I've bought three bikes in the years since, each one costing considerably more than $75. But the bigger thing is that I've never stopped riding. Those other ten speeds, bought by parents for their children, ended up sitting unridden in garages and basements just a few years later as my friends left their bikes behind with other vestiges of childhood. I had no idea that I had a slow bike so I didn't realize that I was to working harder to keep up. Did this make me a stronger cyclist? I don't know. What I do know is that when my parents made me earn the money to buy a better bike, I realized that this was something that I really wanted and not something to take for granted...priceless life lessons.
|Posted on March 27, 2015 at 9:40 PM||comments (0)|
Three years ago on a Thursday morning my life changed course as a job that I had held for over two decades ended. This week and this day continue to be significant, although as time passes that significance evolves. After the first year passed, I was just starting to get my feet under me in my new venture; close enough that I could all too easily look back and allow myself to be drawn into a tug-of-war between forgiveness and resentment. Now that three years have passed, what was has faded from my sight and from my heart. I am doing things I never dreamed I'd be doing. So many doors have opened and continue to open. My heart fills with love and gratitude on a dailiy basis, leaving no room for resentment and anger.
When I finished up my Master's degree in Exercise Phys, my advisor encouraged me, as he did all students in my position, to continue to work toward a PhD. I never felt drawn to that. I truly enjoy teaching college students, but sitting in a lab doing research and writing scholarly articles is not my calling. Research is fascinating and I love learning more about how our bodies work. But it is all for naught if someone doesn't help pass this knowledge on to those who can use it to live healthier lives. One of my favorite speakers, Ruby Newell-Legner, once said that her personal mission is to touch at least one person in a positive way each day. This really connected with me when I heard it several years ago, but I had moved up the ladder in a large fitness center, gaining a loftier title and salary, but losing touch why I had originally chosen this career path.
We all have turning points in our lives. Some hit us in the face while others only become apparent in hindsight. Even positive outcomes come with moments of pain, of self-doubt, of betrayal. Three years down this new road, I can look back and see how my passion, my spark had faded. I am so grateful that it has been re-kindled and now burns bright.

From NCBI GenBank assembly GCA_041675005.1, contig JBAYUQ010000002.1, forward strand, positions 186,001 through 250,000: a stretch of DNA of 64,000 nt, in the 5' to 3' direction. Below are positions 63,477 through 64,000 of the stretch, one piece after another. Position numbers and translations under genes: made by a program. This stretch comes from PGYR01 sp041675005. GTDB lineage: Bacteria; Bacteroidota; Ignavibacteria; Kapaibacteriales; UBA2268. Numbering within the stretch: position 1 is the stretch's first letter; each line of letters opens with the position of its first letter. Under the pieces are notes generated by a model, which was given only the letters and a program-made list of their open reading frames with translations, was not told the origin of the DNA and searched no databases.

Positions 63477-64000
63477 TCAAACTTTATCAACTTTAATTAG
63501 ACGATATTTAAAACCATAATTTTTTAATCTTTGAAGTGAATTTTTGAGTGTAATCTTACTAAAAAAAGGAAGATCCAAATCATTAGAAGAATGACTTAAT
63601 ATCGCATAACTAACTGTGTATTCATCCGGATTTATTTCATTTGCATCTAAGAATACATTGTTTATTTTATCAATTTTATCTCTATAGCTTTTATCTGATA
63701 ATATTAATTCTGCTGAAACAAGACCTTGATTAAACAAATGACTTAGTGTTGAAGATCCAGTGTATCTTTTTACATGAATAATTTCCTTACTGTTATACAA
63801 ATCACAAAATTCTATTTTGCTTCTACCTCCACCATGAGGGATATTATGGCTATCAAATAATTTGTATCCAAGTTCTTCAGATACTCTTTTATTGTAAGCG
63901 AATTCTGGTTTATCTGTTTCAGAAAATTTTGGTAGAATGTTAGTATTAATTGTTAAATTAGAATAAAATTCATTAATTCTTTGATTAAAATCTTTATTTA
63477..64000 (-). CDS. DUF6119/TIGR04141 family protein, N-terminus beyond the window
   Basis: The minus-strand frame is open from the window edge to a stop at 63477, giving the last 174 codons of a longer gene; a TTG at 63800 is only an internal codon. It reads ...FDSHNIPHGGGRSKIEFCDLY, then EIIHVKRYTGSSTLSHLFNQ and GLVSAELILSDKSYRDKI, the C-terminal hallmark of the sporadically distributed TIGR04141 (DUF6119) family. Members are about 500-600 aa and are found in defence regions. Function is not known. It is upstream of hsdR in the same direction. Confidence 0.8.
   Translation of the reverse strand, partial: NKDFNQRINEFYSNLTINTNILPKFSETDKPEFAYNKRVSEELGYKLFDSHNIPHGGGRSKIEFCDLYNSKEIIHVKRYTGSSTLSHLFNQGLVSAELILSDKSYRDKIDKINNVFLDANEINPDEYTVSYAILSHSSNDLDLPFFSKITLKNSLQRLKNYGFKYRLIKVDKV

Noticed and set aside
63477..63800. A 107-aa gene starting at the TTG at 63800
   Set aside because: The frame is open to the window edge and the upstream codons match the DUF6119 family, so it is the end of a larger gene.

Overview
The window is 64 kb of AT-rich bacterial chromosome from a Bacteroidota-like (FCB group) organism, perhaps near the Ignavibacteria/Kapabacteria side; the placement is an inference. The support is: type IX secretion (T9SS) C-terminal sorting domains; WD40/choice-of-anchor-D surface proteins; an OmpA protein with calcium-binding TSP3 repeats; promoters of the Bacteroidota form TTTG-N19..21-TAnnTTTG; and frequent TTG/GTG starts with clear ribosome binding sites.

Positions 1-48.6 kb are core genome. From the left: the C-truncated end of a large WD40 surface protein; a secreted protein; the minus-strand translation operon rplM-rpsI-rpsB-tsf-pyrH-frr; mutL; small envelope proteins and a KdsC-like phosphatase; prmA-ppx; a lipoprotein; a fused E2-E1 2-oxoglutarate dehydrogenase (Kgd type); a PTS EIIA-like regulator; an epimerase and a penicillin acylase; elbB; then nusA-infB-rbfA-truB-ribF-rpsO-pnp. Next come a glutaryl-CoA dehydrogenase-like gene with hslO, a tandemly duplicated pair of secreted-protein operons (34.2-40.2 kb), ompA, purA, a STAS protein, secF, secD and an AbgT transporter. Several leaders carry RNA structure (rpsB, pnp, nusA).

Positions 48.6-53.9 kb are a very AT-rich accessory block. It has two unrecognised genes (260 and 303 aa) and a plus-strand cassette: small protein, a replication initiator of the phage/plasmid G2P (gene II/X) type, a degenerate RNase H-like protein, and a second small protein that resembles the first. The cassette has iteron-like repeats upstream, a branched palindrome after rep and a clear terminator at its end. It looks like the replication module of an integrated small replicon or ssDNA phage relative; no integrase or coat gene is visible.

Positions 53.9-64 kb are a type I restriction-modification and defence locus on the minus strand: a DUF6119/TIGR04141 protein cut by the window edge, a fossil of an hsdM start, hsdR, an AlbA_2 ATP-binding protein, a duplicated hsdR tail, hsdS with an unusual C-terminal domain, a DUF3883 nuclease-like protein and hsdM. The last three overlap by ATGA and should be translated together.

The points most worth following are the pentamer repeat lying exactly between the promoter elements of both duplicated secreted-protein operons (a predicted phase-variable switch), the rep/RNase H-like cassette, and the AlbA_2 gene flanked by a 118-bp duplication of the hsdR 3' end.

|Posted on March 13, 2015 at 11:15 AM||comments (0)|
The weather in our area has been beautiful the past few days with highs around 70 degrees. I have loved the outdoors for as long as I can remember and even more so when the conditions are as perfect as they are right now. I took the opportunity to move two of my classes outdoors. I teach yoga at MNU as an adjunct and yesterday's class was the last one before they go on spring break. My students clearly had a case of spring fever and needed a break from our usual routine so we held class outside. The campus has a small prayer trail through a wooded section that made a perfect place to walk in silent meditation along with a sunny, more open space for us to do a simple sequence of yoga poses. When I arrived at the gym later in the afternoon to teach Boot Camp, the empty treadmills just reinforced the notion that people don't want to be indoors on such a nice day. Even an early 1960's strip mall can provide all that is needed for a challenging workout circuit.
My direct work with clients and students happens around their work and school schedules. That means that I am busy at the beginning, middle and end of the day, but have chunks of time in between. At first, I would go hang out at a coffee shop and work on my laptop, but the money I was spending there and the noise level led me to seek another place to plan and work. I tried going to a library branch, but found that being online was often too much of a distraction. The solution for me was to start going to parks and just disconnecting. I have my pen and paper journal that I use to write down my thoughts, plan classes and workouts and brainstorm new ideas. If it is cold, I sit in my car. If it is nice, I'll find a bench or rock to sit on, or just walk around. One outcome is that I have started to discover some really neat parks in the Kansas City area that would be awesome places to hold fitness and yoga classes. As I get things firmed up (pun intended), I'll post details on my website and FB page. In the meantime, I encourage everyone to get out if at all possible...enjoy the sunshine and fresh air!
|Posted on December 27, 2014 at 11:15 PM||comments (0)|
Tis' the season of family dinners and friends sharing cookies and treats. Based on my belief that food is fuel, my eating plan is built around fruits, veggies, lean protein, healthy fats, and complex carbs while indulging in treats in moderation. But this time of year, moderation can fly out the window. Like a little kid, I end up spoiling my dinner, allowing goodies to displace those healthier things my body needs to feel, function and perform its best. Because of that, when I am on the giving end, I seek a happy medium between carrot sticks and rich, gooey fudge.
I don't especially enjoy cooking and baking. A recipe that grabs my attention online or in a magazine can quickly lose its appeal with a lengthy ingredient list (5+ items is lengthy in my book) or complex instructions. A favorite concoction of mine is creating simple combinations of dried fruit and nuts. A dried apricot pairs up well with an english walnut half; a pitted date with a pecan. They are sweet and are easy to put together, but also prone to falling apart when packaged for sharing. This year I tried dipping them in melted chocolate covering enough of the fruit nut combo to hold it all together plus make it seem a bit more indulgent to boot. Give this a try if it appeals to you (an you aren't allergic to nuts).
|Posted on October 31, 2014 at 9:20 PM||comments (0)|